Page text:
What is a home lightning protection system?

Household 2 min read

While fatalities and injuries from lightning strikes are extremely rare, property damage and homeowners insurance claims are more common. The Insurance Information Institute (III) reports that the average cost of homeowners insurance claims for lightning doubled between 2017 and 2020.

Fortunately, it’s possible to get protection from lightning with a home lightning protection system. These systems may include lightning rods for the house, as well as other components like surge protectors that can protect your home’s circuitry and electronic devices.

How does whole-house lightning protection work?

Lightning is a very powerful electrical spark, usually between the clouds and the ground. It seeks the fastest, most direct route to an area where it can disperse when it discharges. As a result, it usually hits the highest point in the area, where it strikes and then travels down toward the ground. It can cause burns and other damage to the objects it passes through as it travels.

A home lightning protection system works by equipping your home with a highly conductive path to the ground — a metal strike point attached to wires that lead into the earth. This system allows the lightning to disperse without passing through your house, where it could cause burns, explosions, or other damage to the home.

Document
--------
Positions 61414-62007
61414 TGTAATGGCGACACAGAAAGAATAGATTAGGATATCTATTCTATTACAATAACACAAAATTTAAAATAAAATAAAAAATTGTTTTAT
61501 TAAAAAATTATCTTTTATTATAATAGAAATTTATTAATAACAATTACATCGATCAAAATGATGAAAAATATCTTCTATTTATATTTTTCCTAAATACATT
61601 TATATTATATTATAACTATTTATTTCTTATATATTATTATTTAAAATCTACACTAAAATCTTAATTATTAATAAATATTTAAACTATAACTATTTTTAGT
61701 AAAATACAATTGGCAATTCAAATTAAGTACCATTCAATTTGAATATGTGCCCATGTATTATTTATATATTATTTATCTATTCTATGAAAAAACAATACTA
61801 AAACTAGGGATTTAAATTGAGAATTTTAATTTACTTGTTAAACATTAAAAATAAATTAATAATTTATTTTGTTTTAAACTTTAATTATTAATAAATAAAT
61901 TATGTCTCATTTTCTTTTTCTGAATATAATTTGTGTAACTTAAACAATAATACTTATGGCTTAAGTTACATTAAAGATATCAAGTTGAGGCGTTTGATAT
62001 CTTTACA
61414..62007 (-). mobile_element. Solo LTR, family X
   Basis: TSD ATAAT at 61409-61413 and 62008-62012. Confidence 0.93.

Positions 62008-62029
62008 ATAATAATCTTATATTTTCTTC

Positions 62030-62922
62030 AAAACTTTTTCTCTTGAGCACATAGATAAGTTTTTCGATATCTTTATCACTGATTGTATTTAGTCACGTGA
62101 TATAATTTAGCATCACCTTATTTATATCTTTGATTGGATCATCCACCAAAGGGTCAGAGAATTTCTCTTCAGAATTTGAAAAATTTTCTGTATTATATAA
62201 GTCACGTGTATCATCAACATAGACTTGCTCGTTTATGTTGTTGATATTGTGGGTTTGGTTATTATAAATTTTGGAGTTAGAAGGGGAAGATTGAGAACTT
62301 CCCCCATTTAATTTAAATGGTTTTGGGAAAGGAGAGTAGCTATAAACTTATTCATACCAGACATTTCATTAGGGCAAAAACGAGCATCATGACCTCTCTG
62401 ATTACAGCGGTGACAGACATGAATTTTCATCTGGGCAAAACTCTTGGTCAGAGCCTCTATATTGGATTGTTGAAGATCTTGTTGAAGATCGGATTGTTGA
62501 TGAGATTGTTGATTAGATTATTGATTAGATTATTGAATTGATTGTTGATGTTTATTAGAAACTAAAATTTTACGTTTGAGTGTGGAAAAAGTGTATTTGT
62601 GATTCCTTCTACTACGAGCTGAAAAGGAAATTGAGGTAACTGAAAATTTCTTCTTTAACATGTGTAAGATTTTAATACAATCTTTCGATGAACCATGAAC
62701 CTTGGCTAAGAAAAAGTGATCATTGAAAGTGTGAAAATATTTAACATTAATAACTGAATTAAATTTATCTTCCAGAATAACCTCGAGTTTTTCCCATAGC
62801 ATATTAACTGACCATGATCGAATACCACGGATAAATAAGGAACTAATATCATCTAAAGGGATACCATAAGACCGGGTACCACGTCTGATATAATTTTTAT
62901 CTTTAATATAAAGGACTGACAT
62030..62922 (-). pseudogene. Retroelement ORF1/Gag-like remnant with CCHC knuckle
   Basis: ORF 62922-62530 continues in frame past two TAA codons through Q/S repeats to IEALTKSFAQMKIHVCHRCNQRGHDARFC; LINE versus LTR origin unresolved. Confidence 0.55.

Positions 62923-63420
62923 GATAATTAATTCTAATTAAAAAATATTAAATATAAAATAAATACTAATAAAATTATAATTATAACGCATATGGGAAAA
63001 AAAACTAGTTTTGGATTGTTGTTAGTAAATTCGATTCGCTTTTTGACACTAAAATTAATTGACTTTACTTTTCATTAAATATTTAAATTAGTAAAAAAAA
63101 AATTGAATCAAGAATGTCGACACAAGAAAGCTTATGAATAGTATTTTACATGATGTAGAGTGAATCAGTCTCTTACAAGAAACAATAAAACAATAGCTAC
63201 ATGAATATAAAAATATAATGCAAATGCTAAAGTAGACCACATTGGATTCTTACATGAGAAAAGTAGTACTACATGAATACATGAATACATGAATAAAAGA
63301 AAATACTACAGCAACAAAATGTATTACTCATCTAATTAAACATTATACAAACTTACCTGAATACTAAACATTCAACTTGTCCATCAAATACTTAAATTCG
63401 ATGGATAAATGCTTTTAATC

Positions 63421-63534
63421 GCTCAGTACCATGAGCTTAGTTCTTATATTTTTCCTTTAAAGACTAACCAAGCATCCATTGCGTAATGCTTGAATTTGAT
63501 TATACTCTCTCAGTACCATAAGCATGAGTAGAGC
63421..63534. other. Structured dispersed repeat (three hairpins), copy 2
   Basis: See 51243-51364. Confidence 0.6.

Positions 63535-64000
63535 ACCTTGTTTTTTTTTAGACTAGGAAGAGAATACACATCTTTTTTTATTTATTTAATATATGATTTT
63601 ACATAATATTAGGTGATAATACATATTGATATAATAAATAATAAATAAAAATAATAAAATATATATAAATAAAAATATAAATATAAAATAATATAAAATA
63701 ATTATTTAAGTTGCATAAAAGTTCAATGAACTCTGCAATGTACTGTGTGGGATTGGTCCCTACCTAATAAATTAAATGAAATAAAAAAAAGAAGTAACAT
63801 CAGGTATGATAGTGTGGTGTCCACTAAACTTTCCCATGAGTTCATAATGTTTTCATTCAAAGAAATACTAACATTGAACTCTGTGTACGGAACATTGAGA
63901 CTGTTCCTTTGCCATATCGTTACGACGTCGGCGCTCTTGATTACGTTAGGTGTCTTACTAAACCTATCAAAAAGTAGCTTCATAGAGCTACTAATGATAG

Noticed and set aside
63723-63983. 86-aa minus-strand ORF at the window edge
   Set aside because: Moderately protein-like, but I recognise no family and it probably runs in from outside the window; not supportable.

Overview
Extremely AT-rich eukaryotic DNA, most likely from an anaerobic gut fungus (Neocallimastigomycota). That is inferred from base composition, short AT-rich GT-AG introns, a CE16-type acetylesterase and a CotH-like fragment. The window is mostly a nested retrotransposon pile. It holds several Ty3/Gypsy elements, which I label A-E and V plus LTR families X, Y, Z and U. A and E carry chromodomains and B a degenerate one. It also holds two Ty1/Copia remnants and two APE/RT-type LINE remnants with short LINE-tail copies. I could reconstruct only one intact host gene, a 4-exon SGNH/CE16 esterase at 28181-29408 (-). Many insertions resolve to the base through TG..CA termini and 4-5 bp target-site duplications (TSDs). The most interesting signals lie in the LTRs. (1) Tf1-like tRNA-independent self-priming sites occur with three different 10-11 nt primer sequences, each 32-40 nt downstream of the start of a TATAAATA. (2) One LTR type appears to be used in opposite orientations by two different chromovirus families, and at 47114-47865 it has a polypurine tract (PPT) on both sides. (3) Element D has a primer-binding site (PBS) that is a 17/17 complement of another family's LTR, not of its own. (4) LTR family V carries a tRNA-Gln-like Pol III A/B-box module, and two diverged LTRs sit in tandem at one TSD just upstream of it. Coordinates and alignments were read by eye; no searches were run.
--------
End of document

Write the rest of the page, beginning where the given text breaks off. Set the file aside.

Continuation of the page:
How to prevent lightning strikes on your home

Tall trees on your property are not a substitute for a home lightning protection system, according to the Lightning Protection Institute, because wood isn’t conductive enough. Lightning can still jump from a tree to your house. If the lightning reaches the tree’s roots, it can radiate along them and hit more conductive materials like phones and electrical lines.

A whole-house lightning protection system usually includes multiple strike points and multiple ground rods that go at least 10 feet underground to disperse the lightning. They also may include special components for tall trees and other similar objects on the property to prevent “side flashing” (e.g., lightning striking an object and jumping to a second object).

Home lightning protection systems also typically include surge suppressors to avoid lightning’s electrical discharge causing an electrical overload in your home that can start a fire. Even with surge suppressors in place, you may want to consider in-home surge protectors for sensitive electronics. Learn more about how home insurance may protect your home from power surges.

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